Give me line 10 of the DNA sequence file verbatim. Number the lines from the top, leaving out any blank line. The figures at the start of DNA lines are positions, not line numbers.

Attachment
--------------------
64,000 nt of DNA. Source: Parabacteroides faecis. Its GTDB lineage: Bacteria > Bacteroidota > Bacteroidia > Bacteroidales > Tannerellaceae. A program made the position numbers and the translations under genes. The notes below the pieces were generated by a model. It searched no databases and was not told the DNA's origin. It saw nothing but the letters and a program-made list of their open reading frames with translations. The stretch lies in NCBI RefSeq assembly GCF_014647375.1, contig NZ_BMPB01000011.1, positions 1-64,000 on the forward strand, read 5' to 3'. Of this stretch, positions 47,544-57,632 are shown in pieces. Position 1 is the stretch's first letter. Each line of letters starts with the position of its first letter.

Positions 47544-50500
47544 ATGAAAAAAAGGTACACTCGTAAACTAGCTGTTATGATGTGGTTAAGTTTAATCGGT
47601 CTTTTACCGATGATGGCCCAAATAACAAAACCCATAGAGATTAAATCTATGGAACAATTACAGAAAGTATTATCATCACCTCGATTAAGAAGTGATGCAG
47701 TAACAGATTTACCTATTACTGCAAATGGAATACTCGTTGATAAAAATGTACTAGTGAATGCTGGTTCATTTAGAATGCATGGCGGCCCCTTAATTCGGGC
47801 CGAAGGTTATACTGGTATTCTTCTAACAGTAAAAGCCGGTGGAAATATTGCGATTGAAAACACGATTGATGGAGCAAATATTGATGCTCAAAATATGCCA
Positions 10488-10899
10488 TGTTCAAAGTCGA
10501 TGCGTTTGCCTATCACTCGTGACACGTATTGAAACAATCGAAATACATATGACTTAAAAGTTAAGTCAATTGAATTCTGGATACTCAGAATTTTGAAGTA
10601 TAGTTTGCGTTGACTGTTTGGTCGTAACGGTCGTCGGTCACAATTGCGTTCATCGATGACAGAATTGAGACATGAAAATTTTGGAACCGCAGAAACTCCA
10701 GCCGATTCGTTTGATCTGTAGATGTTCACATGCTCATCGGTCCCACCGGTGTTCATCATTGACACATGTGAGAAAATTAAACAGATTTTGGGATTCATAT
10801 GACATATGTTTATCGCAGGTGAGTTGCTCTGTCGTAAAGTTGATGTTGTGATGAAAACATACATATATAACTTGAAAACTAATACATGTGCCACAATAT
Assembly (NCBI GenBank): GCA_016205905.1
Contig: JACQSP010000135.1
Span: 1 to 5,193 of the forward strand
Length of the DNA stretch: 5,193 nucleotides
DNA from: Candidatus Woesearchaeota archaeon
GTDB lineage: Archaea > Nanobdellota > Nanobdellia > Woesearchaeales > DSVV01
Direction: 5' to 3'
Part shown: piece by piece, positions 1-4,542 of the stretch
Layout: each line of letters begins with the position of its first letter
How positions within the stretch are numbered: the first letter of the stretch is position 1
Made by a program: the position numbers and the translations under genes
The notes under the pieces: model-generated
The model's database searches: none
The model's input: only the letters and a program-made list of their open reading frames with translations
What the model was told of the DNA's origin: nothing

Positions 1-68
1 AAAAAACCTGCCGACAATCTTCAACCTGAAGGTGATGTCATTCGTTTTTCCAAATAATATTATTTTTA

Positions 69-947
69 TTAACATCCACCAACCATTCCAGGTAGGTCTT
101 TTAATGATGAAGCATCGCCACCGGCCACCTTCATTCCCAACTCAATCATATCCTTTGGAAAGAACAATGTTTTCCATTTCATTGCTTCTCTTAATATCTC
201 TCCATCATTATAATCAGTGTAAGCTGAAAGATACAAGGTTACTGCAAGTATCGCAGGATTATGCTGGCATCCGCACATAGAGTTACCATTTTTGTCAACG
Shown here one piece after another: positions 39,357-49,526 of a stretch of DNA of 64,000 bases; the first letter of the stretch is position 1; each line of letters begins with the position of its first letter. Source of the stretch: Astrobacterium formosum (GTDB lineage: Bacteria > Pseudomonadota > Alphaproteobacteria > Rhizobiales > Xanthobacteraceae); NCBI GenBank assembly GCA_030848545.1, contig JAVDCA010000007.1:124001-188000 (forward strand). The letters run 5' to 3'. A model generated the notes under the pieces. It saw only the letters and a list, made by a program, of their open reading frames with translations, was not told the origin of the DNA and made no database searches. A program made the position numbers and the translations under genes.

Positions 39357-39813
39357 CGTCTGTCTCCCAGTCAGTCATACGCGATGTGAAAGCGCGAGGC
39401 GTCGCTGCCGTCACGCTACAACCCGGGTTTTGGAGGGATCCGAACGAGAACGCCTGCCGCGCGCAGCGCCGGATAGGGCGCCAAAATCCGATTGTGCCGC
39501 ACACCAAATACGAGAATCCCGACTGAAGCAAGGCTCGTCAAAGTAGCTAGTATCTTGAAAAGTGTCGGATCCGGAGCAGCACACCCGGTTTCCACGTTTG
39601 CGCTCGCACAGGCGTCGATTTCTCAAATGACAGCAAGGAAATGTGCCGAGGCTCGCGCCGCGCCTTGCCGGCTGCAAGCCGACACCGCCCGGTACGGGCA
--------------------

10601 TAGTTTGCGTTGACTGTTTGGTCGTAACGGTCGTCGGTCACAATTGCGTTCATCGATGACAGAATTGAGACATGAAAATTTTGGAACCGCAGAAACTCCA